About your hosts: Dave and Marg McLeod

For the past thirty three years Howey Bay Resort has been owned and operated by Marg’s parents, Bev and Linda Cheney and ourselves, Marg and Dave McLeod. In 1980 Bev retired as a bank manager of a local bank and started working full time at the Resort. A few years later in 1986, Marg and I moved to Red Lake with our two young children, Sarah and Peter, where Marg assumed a teaching position and I assumed the position of Director of Education of the School District. A number of years later Marg and I retired in order to operate the Resort on a full time basis.

Sarah is a Registered Massage Therapist who works in her thriving practice in London. She has twin six year olds who love to visit the Resort . Pete is self employed in the aviation industry. After finishing university he was chosen to qualify to race in the Red Bull World Championship air race circuit. All the years Pete spent flying with me and then for our Resort as he went through high school and University helped shape his career interests.

Our family have always been avid out doors enthusiasts who try to leave our environment in better shape than we found it. We strongly believe in utilizating conservation practices that will ensure that our grandchildren will have access to the kind of environment and resources that we have been so fortunate to experience throughout our lives.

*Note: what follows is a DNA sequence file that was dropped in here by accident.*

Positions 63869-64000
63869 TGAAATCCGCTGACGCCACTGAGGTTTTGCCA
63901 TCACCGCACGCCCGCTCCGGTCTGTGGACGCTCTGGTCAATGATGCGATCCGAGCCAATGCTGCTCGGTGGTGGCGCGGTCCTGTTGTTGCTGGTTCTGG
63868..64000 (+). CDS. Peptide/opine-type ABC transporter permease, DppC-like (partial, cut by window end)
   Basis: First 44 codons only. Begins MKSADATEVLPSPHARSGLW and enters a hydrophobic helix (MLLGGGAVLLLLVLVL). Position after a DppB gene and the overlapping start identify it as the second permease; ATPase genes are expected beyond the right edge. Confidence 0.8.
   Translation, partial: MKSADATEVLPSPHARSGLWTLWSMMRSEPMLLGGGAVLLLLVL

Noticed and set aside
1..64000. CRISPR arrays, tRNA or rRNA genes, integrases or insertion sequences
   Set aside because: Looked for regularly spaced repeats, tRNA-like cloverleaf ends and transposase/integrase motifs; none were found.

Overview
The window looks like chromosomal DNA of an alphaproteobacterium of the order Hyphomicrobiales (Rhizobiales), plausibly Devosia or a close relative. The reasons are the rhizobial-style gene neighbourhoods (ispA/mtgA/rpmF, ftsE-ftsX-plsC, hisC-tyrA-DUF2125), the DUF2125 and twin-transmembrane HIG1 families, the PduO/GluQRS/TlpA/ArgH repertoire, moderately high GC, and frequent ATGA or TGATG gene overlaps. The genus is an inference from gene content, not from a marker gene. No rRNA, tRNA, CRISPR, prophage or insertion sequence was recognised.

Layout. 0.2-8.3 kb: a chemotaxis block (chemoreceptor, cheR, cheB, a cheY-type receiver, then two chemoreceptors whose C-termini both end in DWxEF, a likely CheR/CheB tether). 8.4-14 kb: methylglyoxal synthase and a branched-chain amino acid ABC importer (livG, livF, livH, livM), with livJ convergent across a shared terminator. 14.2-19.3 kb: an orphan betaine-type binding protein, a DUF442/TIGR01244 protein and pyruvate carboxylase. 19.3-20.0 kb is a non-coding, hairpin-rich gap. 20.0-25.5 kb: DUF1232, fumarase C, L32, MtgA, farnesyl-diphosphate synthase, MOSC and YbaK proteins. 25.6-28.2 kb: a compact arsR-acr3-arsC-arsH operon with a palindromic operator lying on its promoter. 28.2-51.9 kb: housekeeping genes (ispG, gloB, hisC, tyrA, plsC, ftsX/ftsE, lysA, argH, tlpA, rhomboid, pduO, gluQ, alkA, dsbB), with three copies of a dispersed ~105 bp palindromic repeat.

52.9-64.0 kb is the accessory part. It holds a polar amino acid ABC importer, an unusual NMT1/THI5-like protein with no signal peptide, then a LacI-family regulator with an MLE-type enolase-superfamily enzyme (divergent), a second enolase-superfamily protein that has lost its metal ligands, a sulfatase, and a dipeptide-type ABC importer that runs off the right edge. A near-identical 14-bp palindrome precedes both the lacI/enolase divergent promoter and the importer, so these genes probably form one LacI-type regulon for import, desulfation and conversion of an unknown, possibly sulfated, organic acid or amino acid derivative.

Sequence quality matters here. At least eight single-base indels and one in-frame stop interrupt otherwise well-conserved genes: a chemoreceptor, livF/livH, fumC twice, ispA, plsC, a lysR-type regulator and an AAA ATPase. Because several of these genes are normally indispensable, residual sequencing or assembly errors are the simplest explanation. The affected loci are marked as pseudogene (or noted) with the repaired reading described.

Conservation Practices

A decade ago we decided to make a strong commitment to adopting solid conservation practices and encouraging our guests to voluntarily use fishing techniques that would support conservation.

As a result of these beliefs and practices and continued great ideas and support from our guests, fishing has never been better! We now have strong confidence that future generations will have great fishing experiences.

At Howey Bay Resort we provide free Conservation fishing licenses to encourage fewer fish being taken home, we encourage guests to release the larger fish and eat the smaller fish, and we encourage guests to utilize effective techniques for fishing and handling fish.

At our fly-in outposts, with the exception of one lake, guests can eat fish and other fish must remain in the lake. No fish can be taken home which results in the larger fish being thrown back to reproduce and further improve the fishery. Many of our guests voluntarily use barbless hooks, are very careful when handling fish and don’t even measure larger fish. A quick picture and back in the water is the rule for many people!

Our guests, Ministry of Natural Resources biologists, and ourselves are continuously working together to refine existing practices and develop knowledge and mechanisms to ensure that the fishery keeps improving. We feel everyone is on the right track and we are proud of what has been accomplished. However, we realize that all users of the resource must continue to look for new knowledge and techniques to not only sustain but to improve that which we have.